I would say the first photographer was Clark Little for opening up the art of water and especially shore break photography to the masses. Other photographers that I admire and shoot with regularly are Australia’s Warren Keelan, Dylan Hannah, Paul Grossman, Adam Smith and California’s Jason Fenmore, Sonny Kumukoa and Mike Harris.
Your photography captures a range of different imagery and styles. Do you have a favourite type of subject to capture?
I couldn’t say I have one favourite type, however I froth for a big heavy shore break and beautiful Australian reef breaks. I love capturing empty hollow waves and the power they produce with my favourite time to shoot being first light so I can capture the first light colour with the use of my flash.
"I froth for a big heavy shore break and beautiful Australian reef breaks" - Seb Diaz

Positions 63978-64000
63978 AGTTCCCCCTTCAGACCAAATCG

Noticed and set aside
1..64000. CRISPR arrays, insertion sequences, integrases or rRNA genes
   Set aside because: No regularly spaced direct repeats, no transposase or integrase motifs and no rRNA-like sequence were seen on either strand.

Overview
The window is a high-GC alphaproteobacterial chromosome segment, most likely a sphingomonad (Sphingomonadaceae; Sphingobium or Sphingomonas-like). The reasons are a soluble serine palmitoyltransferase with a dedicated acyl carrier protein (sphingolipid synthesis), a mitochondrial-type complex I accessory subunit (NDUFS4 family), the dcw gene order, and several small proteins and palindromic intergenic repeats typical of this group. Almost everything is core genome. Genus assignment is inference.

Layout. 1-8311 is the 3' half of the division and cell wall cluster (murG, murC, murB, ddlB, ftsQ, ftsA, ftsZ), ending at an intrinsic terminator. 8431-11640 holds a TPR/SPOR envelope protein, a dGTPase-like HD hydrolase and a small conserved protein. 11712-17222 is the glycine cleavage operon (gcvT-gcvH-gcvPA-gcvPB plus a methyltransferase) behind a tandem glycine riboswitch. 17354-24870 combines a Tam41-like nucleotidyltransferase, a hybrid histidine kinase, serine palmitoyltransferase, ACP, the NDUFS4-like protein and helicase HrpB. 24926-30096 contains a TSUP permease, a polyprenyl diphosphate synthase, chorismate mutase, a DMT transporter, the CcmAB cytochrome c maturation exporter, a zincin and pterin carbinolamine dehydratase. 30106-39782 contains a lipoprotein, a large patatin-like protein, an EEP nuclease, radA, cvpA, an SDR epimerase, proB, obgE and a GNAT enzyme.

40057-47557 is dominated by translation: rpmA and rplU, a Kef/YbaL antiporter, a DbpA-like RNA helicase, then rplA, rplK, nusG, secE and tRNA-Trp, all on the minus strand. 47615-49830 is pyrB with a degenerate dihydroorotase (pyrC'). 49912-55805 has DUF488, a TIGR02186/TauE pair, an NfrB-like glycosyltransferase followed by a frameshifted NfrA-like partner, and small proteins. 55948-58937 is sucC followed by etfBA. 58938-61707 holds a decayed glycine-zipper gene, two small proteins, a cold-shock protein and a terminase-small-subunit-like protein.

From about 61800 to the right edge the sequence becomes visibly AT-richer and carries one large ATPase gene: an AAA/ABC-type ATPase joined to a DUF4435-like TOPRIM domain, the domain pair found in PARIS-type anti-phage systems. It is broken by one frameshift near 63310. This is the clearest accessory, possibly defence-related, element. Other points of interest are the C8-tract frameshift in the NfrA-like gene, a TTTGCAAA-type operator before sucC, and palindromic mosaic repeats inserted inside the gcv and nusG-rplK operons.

What is the most satisfying part of water photography for you?
It’s a way of creating art that can be enjoyed by many people especially with the power of the internet. When someone messages me to let me know they have never seen the ocean but feel like they have through my images, it’s very rewarding.
Being from the Eastern Suburbs of Sydney, you’re rarely ever alone in the water. Do you enjoy sharing the experience with other surfers and photographers, or are you just as happy to chase waves on your own?
Living in Sydney I have to be flexible. Our beaches can be quite busy, although at first light when I generally go out there aren’t too many bodies in the water. All those that know me definitely know I love a road trip though!
You get in the water with your camera probably as much as anyone I know, what is it that drives and motivates you to get in the water as much as you can?
I attempt to jump in the ocean daily. It's a spiritual and creative journey for me. Everyday is a different experience to learn from as there are different lighting, swell and weather conditions to work with.